Case Study

  • Candidates

Essence Digital Stays Competitive Through Flexible Hiring Practices

The Situation

Essence Digital is an end-to-end global digital consultancy/media agency and the world’s largest buyer of digital media. Launched in the UK in 2005, Essence is now in eleven markets, running on millions of dollars of ad spend from clients like Expedia, eBay and most notably Google.We helped bring on Essence’s initial hire in Japan, Kyoko Matsushita.

High Hiring Hurdles

As we helped Essence build out their Japan team, we saw three strategic challenges. First, the caliber of individuals must be at least on par with Google Japan’s people. That’s a major challenge, since many prime candidates were already at Google, and Essence could not poach them. Second, working with Google at a global level requires the ability to translate concepts both conceptually and literally (with data), so Essence needed someone both fluent in English and with a deep understanding of Western culture. 

Third, Essence campaigns are data-driven and run across the full spectrum of digital—mobile, online, SEM/SEO, affiliates, display, DSP, etc. Since marketing is still a relatively new concept in Japan and analytics is in its infancy here, the supply of people with the skill set required is limited.

Scaling Talent Peak

Quickly realizing that limited pool in Japan, we searched our U.S. network to find Japanese-speaking candidates living abroad who would consider relocating to Japan for the right opportunity. However, we quickly saw that the logistics made this approach unfeasible. Instead, we discovered an unusual pool of candidates: strong, bilingual digital marketers in Japan with global exposure but only interested in moving abroad.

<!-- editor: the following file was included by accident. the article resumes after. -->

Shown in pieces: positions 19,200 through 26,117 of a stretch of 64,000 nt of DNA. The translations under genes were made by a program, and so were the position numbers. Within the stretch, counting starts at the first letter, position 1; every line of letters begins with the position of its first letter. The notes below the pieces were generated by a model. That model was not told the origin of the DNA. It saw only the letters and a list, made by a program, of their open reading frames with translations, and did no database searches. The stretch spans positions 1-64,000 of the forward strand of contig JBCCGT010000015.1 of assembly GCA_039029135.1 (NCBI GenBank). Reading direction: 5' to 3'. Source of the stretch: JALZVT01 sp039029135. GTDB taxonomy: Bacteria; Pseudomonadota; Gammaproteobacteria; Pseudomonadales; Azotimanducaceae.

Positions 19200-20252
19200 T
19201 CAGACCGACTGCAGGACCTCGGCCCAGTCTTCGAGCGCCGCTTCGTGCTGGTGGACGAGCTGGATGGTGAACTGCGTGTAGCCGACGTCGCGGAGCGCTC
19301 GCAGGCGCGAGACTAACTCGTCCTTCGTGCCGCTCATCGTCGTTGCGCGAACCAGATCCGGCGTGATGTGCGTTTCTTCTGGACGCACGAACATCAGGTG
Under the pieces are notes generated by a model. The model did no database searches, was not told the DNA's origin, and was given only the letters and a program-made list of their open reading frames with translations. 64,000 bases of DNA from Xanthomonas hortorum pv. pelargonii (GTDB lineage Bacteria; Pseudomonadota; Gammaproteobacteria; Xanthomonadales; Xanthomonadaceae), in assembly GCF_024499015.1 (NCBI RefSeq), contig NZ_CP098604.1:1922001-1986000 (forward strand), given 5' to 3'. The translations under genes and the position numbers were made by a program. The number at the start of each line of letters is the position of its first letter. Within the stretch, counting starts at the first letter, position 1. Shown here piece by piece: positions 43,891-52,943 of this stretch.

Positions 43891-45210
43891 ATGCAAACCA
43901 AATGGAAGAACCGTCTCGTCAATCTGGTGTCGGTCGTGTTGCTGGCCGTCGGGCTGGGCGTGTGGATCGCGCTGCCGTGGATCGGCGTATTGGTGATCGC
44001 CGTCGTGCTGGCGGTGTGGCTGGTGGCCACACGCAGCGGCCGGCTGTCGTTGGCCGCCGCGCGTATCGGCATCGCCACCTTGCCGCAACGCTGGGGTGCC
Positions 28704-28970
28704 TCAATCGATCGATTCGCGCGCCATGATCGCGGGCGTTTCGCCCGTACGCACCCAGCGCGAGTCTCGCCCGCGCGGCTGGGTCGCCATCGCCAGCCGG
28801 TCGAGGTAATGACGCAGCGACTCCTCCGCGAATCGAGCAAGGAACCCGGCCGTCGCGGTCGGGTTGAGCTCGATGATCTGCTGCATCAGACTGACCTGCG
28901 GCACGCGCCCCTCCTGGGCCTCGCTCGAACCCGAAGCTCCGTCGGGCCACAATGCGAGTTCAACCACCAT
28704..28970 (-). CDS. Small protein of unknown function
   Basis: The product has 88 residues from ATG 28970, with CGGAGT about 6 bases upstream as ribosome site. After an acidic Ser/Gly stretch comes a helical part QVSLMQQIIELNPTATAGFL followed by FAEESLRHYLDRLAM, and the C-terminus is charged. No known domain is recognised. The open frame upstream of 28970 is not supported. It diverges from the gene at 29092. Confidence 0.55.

The Candidate—An Unexpected Find 

Emi Maeda was born in Japan but studied overseas in the UK and Germany, and eventually went to Australia to work as a digital marketer for a small e-commerce platform. We knew immediately that Emi’s language and marketing skills were right for Essence.

Timing is always a critical factor, and fortunately for us Emi’s company had transferred her function to Japan. Her role was still marketing, but at a smaller scale with a smaller team. Emi immediately fell in love with the Essence team and their data-driven approach. The sense of culture fit was deep, and her strong analytical skills were a great match. She was interviewing with several large tech companies, however, and her priority was going back overseas. That posed a problem, of course, because Essence wanted someone embedded locally to focus on the Japanese market. 

How Did We Solve the Dilemma? 

While Emi sped through the interview process at Essence, we came up with a promising solution: hire her out of the Singapore office instead of Tokyo. Reason: her work is largely digital in nature, the time difference is minimal, and she could still focus on the Japanese market using tools like Skype. Essence agreed.

Emi received offers from other firms and even for positions with better pay, but chose Essence because of the team and job scope, and because Essence’s flexibility showed their corporate culture and commitment to people. 

Key Takeaways 

In the U.S., the challenge confronting companies like Facebook and Google is the task of sifting through a landslide of applications. In a candidate-driven market like Japan, however, the most desirable candidates often have a dozen options to choose from, so we have to match skill sets, personal goals and even personalities to positions. You need to pinpoint the motivators—geography, team, compensation structure, mentorship or other benefits—for the desirable individuals you meet and be willing to tailor your job offer to make it irresistible. In short, showing creativity and flexibility like Essence Digital did will make you more successful in hiring, particularly in Japan. 

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